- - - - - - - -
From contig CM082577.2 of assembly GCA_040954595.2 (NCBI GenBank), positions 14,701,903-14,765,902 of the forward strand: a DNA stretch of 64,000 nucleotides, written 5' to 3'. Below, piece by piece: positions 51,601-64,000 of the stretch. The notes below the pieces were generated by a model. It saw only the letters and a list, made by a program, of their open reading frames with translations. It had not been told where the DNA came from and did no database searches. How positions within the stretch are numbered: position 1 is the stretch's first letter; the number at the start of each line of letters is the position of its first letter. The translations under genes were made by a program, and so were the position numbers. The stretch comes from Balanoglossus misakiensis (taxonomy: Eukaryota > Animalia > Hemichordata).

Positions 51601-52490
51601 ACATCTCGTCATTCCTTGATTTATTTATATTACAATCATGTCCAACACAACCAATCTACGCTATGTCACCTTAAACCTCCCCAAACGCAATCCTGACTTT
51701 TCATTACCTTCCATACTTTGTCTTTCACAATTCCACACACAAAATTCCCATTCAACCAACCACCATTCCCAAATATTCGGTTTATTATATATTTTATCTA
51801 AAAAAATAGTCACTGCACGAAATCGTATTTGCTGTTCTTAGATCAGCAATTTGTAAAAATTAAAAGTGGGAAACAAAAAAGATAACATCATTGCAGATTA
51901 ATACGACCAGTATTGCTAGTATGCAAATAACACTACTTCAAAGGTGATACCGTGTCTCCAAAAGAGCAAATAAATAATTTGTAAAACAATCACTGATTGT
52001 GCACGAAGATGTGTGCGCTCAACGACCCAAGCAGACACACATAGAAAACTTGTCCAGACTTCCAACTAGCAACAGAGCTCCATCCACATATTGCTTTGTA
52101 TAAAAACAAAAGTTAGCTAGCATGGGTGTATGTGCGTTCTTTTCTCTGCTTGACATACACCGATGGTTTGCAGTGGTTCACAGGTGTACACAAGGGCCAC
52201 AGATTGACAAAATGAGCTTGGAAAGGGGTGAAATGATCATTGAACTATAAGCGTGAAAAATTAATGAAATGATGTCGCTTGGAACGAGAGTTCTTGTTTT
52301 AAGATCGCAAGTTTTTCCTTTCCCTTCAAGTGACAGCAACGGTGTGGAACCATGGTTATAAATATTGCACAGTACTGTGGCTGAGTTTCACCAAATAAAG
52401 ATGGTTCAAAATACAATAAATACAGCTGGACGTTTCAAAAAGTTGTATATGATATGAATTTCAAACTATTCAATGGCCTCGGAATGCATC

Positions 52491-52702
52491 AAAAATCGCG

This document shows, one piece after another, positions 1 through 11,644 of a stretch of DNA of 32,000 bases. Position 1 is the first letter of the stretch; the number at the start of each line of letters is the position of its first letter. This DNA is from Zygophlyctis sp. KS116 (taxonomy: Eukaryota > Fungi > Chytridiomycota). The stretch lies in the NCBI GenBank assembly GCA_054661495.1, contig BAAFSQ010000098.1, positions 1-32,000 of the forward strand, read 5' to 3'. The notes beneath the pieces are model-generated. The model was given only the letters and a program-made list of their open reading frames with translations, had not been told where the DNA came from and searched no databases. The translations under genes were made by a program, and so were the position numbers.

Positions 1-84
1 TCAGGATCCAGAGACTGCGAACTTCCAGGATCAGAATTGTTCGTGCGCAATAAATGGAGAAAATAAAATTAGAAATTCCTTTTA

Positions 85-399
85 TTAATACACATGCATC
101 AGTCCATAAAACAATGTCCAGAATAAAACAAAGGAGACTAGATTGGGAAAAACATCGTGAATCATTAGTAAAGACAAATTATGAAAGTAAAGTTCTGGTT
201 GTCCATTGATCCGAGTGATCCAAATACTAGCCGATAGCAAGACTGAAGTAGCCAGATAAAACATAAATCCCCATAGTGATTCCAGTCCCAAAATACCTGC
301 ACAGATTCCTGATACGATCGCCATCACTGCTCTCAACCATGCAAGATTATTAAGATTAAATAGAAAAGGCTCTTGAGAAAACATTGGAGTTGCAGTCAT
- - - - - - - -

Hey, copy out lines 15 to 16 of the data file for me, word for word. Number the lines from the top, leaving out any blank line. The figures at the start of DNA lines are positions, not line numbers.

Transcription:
Positions 1-84
1 TCAGGATCCAGAGACTGCGAACTTCCAGGATCAGAATTGTTCGTGCGCAATAAATGGAGAAAATAAAATTAGAAATTCCTTTTA